Do you type “buy” when you meant to type “bye”? That’s awkward, to say the least.
It’s a shame to damage an otherwise excellent blog post with mistakes in grammar and language use. The good thing is that when you write blog posts you probably tend to make the same mistakes over and over again, so it’s easy to identify your weak spots and learn to correct mistakes before you make them.
Below are some common language use mistakes we all make. How many are you guilty of?
A or An?
It’s 1st grade stuff, really: you use “a” with words starting with a consonant and “an” with words starting with a vowel. Right? If only things were that straightforward!
“A” is also used with words starting with a consonant if, when spelled out, the first letter would begin with a vowel.
Think how “n” and “m” are pronounced, and how you would write them out. They start with a vowel: you would write [en] and [em].
This means that you say, “He is an NBA player” and not “He is a NBA player”.
Another example of this is the phrase, “There’s a U-turn coming up in 100 metres.” Here, the letter “u” is pronounced “You.” Even though the letter is a vowel, you need to use “an” because it is spelled out as if it begins with a consonant [yoo].
The carnage is dreadful. No matter how careful you are you will at some point end up confusing words like “jean” and “gene” or typing “passed” when you meant to type “past.”
Yes, the English language is full of mine fields, but familiarizing yourself with common homophone blunders you ensure you will avoid them in your writing (plus you’ll get to scold others who are still making them).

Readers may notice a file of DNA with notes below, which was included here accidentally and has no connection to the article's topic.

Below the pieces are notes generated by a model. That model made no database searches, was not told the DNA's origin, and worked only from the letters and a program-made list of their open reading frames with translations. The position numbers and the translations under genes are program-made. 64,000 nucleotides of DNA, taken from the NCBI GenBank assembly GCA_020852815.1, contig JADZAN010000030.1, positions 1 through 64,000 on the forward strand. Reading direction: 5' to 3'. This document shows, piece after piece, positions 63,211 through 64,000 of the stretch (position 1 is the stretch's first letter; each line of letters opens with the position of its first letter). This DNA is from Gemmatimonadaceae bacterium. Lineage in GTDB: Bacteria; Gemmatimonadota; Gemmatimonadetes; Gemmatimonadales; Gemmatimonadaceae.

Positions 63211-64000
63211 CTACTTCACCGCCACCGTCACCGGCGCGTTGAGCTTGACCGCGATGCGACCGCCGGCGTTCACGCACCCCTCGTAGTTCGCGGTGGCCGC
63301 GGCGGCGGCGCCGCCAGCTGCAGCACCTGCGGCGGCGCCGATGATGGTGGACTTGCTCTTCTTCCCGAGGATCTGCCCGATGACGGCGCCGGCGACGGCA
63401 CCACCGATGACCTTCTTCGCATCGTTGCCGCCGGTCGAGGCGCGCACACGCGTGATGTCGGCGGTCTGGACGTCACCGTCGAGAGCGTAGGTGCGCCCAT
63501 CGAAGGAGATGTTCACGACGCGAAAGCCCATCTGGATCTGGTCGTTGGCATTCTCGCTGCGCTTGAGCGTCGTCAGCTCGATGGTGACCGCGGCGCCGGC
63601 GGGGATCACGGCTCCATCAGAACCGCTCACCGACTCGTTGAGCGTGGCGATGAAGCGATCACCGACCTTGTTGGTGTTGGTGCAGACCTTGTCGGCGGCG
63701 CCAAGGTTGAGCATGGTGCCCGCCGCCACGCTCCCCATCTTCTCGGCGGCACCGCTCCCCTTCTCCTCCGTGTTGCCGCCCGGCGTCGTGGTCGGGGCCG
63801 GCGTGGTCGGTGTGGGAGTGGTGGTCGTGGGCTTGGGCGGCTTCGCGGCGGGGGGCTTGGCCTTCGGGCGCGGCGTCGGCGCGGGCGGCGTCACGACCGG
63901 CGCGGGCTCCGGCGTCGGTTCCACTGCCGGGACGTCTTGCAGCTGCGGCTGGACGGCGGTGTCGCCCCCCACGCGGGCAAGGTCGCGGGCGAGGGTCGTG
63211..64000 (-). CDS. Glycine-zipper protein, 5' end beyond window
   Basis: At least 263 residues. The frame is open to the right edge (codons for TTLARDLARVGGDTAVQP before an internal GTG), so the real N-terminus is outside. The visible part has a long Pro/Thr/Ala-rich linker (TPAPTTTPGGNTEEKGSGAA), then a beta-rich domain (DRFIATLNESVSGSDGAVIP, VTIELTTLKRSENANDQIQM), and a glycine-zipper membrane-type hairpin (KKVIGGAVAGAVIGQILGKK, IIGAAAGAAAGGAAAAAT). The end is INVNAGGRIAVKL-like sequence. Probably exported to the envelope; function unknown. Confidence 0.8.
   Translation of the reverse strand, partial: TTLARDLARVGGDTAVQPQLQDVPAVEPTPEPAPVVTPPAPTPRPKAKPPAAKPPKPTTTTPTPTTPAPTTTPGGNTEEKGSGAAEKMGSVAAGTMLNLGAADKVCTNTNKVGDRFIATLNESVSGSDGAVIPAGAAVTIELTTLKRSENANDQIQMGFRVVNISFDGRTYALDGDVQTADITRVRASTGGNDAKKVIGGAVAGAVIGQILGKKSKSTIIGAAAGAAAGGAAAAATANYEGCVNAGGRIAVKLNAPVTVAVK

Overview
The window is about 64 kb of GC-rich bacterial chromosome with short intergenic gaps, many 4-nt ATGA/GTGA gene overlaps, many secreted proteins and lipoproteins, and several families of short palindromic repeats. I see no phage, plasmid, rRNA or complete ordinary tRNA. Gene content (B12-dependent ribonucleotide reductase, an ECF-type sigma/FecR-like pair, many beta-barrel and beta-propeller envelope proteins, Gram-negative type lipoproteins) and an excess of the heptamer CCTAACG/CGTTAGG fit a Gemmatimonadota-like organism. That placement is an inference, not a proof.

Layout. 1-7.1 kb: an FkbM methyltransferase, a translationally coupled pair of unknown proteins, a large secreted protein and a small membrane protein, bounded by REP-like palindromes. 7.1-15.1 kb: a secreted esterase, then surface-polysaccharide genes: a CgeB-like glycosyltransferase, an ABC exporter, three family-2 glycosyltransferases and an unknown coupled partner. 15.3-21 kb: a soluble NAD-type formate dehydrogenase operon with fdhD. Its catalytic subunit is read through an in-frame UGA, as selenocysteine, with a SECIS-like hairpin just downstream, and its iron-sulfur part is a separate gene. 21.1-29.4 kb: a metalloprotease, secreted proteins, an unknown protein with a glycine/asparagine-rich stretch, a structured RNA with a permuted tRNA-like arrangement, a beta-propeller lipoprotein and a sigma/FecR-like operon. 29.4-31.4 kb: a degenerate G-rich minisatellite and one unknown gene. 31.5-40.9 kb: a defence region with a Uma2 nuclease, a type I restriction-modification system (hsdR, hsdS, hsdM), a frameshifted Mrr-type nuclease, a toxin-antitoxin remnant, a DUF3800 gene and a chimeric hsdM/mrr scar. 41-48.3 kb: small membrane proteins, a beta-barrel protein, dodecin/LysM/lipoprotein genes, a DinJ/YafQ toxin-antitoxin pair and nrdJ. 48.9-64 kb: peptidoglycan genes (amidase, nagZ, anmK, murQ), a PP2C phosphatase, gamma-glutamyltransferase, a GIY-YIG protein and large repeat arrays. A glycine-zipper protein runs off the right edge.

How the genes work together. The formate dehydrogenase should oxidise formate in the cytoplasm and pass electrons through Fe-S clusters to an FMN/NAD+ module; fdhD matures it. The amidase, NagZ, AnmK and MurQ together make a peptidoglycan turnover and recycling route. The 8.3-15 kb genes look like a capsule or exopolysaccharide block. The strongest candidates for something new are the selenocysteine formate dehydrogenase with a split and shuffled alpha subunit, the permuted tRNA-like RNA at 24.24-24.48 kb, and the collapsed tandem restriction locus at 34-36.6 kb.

Common homophone mix-ups include these word pairs:
patience – patients
vale – veil
hear – here
your – you’re
night – knight
dear – deer
one – won
there – their – they’re
none – nun
The Fewer or Less predicament
This is not really a predicament if you know a simple rule. “Fewer” is used with countable nouns, as in “fewer lessons” and “fewer flowers.” For uncountable nouns use “less” – say “less money” or “less time.”
Note however that you will use “less” and not “fewer” when reporting on a measurement, as the Oxford Dictionary says. Example: “They got divorced in less than 3 years after getting married.”
Think of a dangling modifier as a word without a root. It’s a word, phrase, or clause in a sentence, where it is not clear which other phrase or word in a sentence it is connected to. The noun can either be very far from the modifier or not present in the sentence at all. Consider the following sentence:
“Reading your complaint letter, my dog will not go outdoors unattended again.”
This sentence omits the noun altogether. For clarity, it should read:
“Reading your complain letter, I will not let my dog outdoors unattended again.”
This restores peace in your neighborhood and reassures your neighbor your dog doesn’t have a reading superpower. But if you learn to avoid these common mistakes, you’ll definitely be a super writer!
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